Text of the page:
Sign In
Basket 0 Items


Sign In
Basket 0 Items


Sunday 29 November 2020: Advent 1

Wait and see

Mark 13:24-37


By Mary Cotes

A Baptist minister and musician, who writes for the French website Servir Ensemble

Context: a diverse congregation in Milton Keynes

Aim: to explore the meaning of Advent watchfulness

A time of crisis can be a sudden wake-up call, opening our eyes to painful realities we had not particularly noticed before. The diagnosis of a serious illness can challenge us to reassess our priorities and question our lifestyle. During this past year, the lockdown in response to the coronavirus pandemic has brought our abuse of the environment into clearer focus, while the murder of a black man in police custody has shone a searing light on the scandalous ways many of us sit comfortably with both our slave-trading past and our racist present. At such moments, we can have the impression of being pushed to the edge of events, longing for something new to break in. An Advent cry rises up inside us: ‘We don’t want just more of the same! There’s got to be a different way! O come, O come, Emmanuel!’

Jesus’ disciples also had the impression of standing on the edge of change. The structures of the Temple institution were corrupt, while state power was compromised by allegiance to the occupying force of the Roman empire. Surely, such wickedness could not go on for ever. Surely, God must be going to act!

Yes, affirms Jesus, God’s new time is coming. Quoting words from a vision of the prophet Daniel, Jesus offers a powerful, poetic image of the coming of God. He describes how the sun, moon and stars, the lights by which people habitually live, will appear to grow dark in comparison to the dazzling brightness of the Son of Man, who will emerge not from the earth, but from heaven.

When will this be? It is not for us to know, Jesus says. But in the meantime, wait and see. Just as one day all will see the Son of Man coming in glory and will view the world in the light of God’s truth, so we are invited to be numbered amongst the faithful who anticipate that future by the way we see things today. Jesus is not suggesting that we just sit watching events as passive spectators. On the contrary: he is calling us to an active, attentive seeing, a way of looking which searches as hopefully and carefully for the signs of God’s coming as a farmer, dependent on the land for his livelihood, looks for new leaves burgeoning on his fig trees. This kind of seeing looks beneath the pretences and empty myths upon which our societies are often built and takes us to the place of protest where we become as outraged to witness injustice as Jesus was to see the money-changers in the Temple. How we view the world affects the way we live, and this godly way of seeing leads us to rise and act.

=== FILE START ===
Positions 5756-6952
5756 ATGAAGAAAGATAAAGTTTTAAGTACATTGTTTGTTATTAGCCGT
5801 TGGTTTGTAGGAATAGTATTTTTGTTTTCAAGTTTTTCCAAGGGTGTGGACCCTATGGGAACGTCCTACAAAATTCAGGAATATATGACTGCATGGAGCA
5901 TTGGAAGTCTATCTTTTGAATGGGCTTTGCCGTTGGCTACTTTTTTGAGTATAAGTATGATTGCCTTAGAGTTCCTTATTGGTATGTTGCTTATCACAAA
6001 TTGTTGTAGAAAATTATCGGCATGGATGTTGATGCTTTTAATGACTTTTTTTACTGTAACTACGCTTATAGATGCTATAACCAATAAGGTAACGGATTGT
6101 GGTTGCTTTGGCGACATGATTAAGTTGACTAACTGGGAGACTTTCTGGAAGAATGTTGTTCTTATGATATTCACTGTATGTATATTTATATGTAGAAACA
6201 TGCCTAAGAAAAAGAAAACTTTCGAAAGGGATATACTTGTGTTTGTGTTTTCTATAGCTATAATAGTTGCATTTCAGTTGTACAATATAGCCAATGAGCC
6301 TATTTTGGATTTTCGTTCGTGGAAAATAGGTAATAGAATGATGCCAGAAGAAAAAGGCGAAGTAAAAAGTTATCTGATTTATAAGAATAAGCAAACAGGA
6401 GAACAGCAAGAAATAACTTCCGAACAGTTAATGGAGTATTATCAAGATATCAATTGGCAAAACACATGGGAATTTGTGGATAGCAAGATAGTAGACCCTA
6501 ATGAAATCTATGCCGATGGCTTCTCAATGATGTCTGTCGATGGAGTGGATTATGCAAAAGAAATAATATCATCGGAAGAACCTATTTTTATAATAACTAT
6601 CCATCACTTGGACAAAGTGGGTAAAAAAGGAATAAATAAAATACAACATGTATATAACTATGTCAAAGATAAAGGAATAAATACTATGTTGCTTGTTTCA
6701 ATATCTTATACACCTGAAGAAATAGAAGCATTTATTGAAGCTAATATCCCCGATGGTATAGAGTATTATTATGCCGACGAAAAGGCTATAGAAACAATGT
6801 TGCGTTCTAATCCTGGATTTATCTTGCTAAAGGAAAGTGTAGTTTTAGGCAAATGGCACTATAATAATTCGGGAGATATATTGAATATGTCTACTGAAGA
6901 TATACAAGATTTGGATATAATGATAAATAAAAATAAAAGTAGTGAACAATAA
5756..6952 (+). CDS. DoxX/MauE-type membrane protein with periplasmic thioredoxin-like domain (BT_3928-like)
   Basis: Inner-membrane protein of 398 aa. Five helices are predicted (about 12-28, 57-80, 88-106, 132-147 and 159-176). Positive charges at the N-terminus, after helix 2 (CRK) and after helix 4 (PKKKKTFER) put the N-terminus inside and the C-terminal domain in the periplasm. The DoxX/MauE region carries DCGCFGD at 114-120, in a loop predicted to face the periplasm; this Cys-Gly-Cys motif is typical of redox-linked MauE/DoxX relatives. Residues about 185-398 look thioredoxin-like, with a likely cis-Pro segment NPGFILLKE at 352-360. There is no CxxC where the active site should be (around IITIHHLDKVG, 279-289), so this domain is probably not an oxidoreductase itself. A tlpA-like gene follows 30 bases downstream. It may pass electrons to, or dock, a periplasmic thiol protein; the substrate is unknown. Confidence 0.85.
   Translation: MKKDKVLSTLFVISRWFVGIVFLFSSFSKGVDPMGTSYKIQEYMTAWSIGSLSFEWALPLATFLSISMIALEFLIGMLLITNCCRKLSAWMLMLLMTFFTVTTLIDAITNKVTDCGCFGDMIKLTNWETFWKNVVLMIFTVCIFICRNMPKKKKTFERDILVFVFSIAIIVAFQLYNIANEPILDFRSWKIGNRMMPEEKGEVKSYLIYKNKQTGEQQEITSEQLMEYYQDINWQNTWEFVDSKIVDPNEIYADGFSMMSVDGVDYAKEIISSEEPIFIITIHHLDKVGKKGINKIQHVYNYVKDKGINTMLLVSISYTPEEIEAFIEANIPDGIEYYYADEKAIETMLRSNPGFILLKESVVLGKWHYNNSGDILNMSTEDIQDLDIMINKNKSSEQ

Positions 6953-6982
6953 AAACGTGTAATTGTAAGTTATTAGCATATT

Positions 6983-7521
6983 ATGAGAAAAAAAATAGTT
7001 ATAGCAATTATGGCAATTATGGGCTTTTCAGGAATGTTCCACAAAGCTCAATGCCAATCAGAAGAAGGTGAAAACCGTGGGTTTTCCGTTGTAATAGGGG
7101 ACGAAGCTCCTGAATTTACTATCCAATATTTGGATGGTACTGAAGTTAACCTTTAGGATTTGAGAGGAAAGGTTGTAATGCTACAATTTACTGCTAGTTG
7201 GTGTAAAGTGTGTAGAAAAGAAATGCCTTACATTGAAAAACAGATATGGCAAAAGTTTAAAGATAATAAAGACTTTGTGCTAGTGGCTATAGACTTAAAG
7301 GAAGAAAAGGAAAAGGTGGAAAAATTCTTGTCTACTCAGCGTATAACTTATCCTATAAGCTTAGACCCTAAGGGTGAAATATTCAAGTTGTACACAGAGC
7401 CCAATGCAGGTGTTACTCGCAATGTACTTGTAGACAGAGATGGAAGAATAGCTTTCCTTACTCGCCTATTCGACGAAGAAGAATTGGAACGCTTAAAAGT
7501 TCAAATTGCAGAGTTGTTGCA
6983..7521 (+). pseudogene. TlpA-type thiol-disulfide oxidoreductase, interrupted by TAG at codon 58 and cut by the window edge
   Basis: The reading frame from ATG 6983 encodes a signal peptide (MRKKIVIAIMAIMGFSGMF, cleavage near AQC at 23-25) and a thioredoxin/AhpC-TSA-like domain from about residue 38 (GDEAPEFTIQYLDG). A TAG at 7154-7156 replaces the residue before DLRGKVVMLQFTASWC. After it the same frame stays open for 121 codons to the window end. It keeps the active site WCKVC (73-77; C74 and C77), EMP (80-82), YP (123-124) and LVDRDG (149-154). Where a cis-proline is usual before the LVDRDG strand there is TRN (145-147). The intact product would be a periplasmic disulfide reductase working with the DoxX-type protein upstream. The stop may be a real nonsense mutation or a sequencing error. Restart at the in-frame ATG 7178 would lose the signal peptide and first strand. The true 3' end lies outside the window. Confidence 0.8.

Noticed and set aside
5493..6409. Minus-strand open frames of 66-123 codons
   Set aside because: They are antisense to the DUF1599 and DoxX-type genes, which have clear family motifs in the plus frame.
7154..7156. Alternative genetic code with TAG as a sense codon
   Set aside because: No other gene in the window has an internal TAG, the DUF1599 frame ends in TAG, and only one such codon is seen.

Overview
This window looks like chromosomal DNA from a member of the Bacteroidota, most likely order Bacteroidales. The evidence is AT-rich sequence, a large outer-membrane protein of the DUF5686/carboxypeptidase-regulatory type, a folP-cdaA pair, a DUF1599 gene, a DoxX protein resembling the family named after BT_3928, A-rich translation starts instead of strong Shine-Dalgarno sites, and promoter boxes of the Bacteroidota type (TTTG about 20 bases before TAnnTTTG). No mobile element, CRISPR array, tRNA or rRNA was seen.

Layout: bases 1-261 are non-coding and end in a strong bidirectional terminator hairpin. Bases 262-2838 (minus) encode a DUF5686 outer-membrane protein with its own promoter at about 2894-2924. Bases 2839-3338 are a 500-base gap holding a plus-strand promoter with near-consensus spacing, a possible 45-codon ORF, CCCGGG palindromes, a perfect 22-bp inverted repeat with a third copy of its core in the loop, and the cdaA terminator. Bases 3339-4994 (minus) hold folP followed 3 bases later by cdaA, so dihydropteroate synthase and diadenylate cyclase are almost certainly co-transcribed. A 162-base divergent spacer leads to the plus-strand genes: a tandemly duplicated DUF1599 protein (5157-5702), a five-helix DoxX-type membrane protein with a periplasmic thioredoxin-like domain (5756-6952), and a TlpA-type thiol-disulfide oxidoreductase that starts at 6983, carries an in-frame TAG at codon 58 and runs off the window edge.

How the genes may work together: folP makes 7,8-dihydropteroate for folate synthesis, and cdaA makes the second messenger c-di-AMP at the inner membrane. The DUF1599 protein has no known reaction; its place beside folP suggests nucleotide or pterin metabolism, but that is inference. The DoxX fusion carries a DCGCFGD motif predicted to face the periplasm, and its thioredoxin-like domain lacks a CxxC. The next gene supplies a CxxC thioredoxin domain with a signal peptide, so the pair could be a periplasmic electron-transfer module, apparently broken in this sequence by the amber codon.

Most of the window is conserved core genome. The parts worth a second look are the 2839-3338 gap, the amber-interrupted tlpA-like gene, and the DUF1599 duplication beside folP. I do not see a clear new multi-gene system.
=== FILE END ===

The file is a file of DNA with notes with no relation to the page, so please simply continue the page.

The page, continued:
‘Be on your guard,’ says Jesus first. The word he uses here simply means ‘see’: be aware: beware! It’s the same word he has used to warn his disciples against the yeast – the unjust practices – of the Pharisees, against false Christs, and against the hypocrisy of the scribes who appear righteous in public while fleecing the poor behind the scenes. The same word occurred when he spoke earlier in the chapter about the Temple. Such a glorious building! But beware! See these stones, he says to his followers. They can’t last! Look behind the surface of status and power. Corruptible human empires return to dust, but my words are eternal.

Then, says Jesus, stay awake! This is the second way of seeing to which Jesus calls us. We are to keep our eyes open, and not allow ourselves to be lulled into sluggish apathy. Jesus will utter the same word to his disciples in Gethsemane when he begs them to ‘stay awake’ while he goes away to pray. We are invited to stay awake to the Son of Man who will be rejected, put to death and on the third day rise again. If we are longing for things to be lived in a different way, Jesus will show us that way, if only we follow and keep our gaze fixed on him. Stay awake in the evening, warns Jesus – the time of the Last Supper and the betrayal in Gethsemane; stay awake at midnight, the hour of the false allegations and the illegal trial, and at cockcrow, the moment of denial; and stay awake at dawn, the time when Jesus is handed over to Pilate, and when on the third day the women discover that the tomb is empty. Stay awake to Christ crucified and risen. Live watchfully in his light.

How awake are you? What would be your Advent cry and how can it shape your prayers? What in your life is the Advent God calling you to see in a new way?

Welcome to The College of Preachers

To explore the website fully, please sign in or subscribe.

Non-subscribers can read up to three articles a month for free. (You will need to register.)

This is the last of your 1 free articles this month.
Subscribe today for the full range of resources from The College of Preachers, including Lectionary sermons for every Sunday, book reviews and more.